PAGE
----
# Example: TSPP

# The Traveling Salesman Problem with Profits (TSPP) is a BOCO problem that can be described as follows: let G = (V, E) be a complete undirected graph, with V = {0, 1, . . . , n} the set of nodes, and E the set of edges. Let p_{i} be the proﬁt of node i, and let c_{e} be the cost of edge e ∈ E. A service carrier, starting from node 0 may visit any subset of nodes. Visiting a subset S of nodes implies a proﬁt p(S) = ∑_{i∈S} p_{i}, and a cost c(S) which is the cost of a shortest Hamiltonian tour among the nodes in S. The carrier wishes to maximize collected proﬁt and minimize incurred cost, and thus faces a bi-objective problem.

_{i}be the proﬁt of node i, and let c

_{e}be the cost of edge e ∈ E. A service carrier, starting from node 0 may visit any subset of nodes. Visiting a subset S of nodes implies a proﬁt p(S) = ∑

_{i∈S}p

_{i}, and a cost c(S) which is the cost of a shortest Hamiltonian tour among the nodes in S. The carrier wishes to maximize collected proﬁt and minimize incurred cost, and thus faces a bi-objective problem.

**Cardinality of the efficient set**

Let us deﬁne the node proﬁts and edge costs as follows:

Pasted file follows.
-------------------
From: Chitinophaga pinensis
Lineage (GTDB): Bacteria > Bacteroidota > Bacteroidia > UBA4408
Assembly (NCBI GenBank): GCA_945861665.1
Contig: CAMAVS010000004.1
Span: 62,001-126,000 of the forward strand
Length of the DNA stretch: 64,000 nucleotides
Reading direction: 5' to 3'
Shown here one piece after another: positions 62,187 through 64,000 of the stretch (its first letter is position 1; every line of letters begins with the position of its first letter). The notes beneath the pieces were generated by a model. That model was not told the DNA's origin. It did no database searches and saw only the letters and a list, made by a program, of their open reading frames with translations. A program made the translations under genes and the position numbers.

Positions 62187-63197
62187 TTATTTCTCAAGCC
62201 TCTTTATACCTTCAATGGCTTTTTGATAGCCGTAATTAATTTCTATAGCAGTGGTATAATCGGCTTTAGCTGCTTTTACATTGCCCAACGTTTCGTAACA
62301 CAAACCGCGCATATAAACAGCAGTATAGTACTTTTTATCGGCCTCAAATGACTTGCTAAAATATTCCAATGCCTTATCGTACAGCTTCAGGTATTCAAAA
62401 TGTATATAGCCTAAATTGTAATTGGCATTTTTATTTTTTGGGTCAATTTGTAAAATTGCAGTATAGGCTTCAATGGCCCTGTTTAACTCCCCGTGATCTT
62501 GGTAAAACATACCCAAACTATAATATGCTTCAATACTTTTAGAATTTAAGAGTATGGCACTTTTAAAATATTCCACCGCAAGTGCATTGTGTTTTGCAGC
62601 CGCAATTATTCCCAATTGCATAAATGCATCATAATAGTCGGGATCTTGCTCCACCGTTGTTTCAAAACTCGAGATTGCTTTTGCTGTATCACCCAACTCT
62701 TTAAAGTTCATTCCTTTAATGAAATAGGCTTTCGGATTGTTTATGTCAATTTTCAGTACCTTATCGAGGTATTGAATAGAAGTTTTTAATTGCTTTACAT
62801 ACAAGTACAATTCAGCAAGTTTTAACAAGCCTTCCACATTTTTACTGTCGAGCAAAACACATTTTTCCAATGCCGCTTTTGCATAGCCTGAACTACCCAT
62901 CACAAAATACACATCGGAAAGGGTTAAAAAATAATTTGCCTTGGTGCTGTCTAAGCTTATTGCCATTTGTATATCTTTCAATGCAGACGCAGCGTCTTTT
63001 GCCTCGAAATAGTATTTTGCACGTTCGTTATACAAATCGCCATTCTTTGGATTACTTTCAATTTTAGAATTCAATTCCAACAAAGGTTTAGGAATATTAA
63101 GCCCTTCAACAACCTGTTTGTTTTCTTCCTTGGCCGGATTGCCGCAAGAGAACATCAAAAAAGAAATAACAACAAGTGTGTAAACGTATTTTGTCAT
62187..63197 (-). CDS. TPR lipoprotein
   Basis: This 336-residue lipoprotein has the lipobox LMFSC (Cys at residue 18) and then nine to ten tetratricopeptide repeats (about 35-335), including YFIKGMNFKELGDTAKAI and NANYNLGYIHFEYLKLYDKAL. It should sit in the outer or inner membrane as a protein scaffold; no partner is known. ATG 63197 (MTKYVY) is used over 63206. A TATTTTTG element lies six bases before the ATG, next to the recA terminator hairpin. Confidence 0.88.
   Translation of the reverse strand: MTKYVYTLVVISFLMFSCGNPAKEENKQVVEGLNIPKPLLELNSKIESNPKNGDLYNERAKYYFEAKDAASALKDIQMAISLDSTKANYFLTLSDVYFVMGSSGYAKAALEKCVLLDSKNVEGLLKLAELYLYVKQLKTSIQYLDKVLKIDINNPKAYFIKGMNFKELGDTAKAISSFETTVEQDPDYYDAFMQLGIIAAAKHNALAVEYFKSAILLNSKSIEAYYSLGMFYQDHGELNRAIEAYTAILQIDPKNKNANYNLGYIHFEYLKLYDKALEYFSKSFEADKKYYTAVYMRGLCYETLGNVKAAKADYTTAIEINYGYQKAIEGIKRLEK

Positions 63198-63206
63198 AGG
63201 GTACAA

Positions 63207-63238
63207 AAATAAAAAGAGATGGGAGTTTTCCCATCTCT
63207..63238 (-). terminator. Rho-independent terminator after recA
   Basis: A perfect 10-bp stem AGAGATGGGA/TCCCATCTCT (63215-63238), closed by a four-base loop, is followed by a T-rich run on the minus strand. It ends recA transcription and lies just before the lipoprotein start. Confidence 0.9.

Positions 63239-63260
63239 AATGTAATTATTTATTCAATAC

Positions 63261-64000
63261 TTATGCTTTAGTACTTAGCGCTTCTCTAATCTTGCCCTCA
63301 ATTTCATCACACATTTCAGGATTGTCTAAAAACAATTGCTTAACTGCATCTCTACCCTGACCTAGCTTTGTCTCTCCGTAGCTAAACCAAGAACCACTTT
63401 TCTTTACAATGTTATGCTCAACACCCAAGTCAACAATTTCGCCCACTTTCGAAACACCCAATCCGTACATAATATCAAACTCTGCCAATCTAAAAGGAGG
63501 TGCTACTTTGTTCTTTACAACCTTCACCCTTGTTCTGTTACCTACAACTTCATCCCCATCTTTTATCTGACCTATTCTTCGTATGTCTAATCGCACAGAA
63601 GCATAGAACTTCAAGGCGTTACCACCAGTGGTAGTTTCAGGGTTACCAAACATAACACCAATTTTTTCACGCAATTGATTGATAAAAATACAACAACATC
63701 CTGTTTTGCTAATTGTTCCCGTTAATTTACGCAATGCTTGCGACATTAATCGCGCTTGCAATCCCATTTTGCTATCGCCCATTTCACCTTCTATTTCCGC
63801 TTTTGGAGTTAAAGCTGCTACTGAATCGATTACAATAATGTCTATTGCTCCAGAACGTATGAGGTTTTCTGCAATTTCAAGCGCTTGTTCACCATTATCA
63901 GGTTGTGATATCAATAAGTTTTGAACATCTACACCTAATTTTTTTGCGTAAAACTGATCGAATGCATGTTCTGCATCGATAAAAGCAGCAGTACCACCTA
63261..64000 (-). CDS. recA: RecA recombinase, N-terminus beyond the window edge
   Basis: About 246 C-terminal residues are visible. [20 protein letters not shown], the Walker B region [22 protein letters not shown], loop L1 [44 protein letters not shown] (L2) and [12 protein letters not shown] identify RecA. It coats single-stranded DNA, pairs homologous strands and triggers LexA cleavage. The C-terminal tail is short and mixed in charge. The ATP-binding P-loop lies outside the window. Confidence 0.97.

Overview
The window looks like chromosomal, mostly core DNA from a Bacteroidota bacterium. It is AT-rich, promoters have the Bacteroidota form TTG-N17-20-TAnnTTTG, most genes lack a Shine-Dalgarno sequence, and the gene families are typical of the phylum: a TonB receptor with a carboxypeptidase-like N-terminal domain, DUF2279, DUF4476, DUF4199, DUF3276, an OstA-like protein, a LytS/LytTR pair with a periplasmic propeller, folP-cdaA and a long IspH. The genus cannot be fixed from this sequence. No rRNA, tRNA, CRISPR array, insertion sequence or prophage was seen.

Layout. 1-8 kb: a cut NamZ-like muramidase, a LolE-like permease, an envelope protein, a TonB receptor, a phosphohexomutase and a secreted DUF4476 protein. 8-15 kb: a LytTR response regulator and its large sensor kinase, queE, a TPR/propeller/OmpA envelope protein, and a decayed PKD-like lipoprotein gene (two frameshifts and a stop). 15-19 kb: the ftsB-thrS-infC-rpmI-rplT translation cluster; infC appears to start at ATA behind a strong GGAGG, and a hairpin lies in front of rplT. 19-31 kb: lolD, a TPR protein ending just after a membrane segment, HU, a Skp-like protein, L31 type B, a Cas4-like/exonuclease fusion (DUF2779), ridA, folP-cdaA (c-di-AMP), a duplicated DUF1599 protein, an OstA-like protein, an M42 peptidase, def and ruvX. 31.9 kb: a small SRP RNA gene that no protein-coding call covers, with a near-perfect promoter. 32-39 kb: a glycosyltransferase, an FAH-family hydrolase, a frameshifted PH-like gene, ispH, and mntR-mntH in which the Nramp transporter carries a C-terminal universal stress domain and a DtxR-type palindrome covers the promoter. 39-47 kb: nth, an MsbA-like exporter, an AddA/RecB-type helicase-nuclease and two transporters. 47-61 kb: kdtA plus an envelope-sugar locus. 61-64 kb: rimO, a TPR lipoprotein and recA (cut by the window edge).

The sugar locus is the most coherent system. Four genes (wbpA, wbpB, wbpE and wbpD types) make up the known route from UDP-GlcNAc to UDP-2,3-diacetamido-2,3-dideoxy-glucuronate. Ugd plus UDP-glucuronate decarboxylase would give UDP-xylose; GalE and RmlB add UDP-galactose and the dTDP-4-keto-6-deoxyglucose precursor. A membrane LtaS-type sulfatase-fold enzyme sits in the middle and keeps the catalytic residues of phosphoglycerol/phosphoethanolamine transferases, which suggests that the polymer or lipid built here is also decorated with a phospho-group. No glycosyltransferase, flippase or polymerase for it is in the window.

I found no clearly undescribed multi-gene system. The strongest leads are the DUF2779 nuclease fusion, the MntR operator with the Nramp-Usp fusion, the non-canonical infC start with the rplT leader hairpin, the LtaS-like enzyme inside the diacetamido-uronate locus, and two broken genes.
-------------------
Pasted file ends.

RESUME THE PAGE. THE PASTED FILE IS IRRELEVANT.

- p
_{i}= 2^{i−1}for all i = 0, 1, . . . , n; - c
_{ij}= 2^{j−1}for all (i, j) ∈ E with i < j.

Notice that the input size of the instance is O(n^{2}).

It is not hard to see that with this choice of profits and costs every subset of nodes containing the depot 0 correspond to a Pareto optimal solution and thus to an efficient point in the objective space. It follows that the cardinality of the efficient frontier is O(2^{n}), clearly exponential in the input size.

When n = 3, the instance can be depicted as follows. On the left, the blue figures are costs and the red ones are profits. On the right, the efficient set is plotted in the objective space.

Notice that the efficient set is composed by 2^{3} = 8 points.

We shall illustrate on this example the two tasks mentioned in CONCEPTS AND CHALLENGES.

**Challenge 1: given a required maximum error ε, ﬁnd a Pareto ε-approximation of minimum cardinality**

In the following picture, red points form Pareto 1.50-approximation of the efficient set; shaded rectangles show regions of the objective space approximated by red points. On the left, we have an approximation with cardinality 3. Notice that the approximation is minimal, in the sense that if we remove any point we have no more a valid approximation. However, there is also 1.50-approximation with cardinality 2, shown on the right.

Consider the following picture. On the left, we have a Pareto 0.50-approximation with cardinality 4. Again, the approximation is minimal: we cannot remove any point. Furthermore, 0.50 is the minimum error such that these 4 points form an ε-approximation. However, on the right we see that with 4 efficient points it is possible to get a Pareto 0.25-approximation of the whole efficient set.

**Challenge 2: given a maximum cardinality M, find a Pareto ε-approximation of cardinality M such that ε is minimum**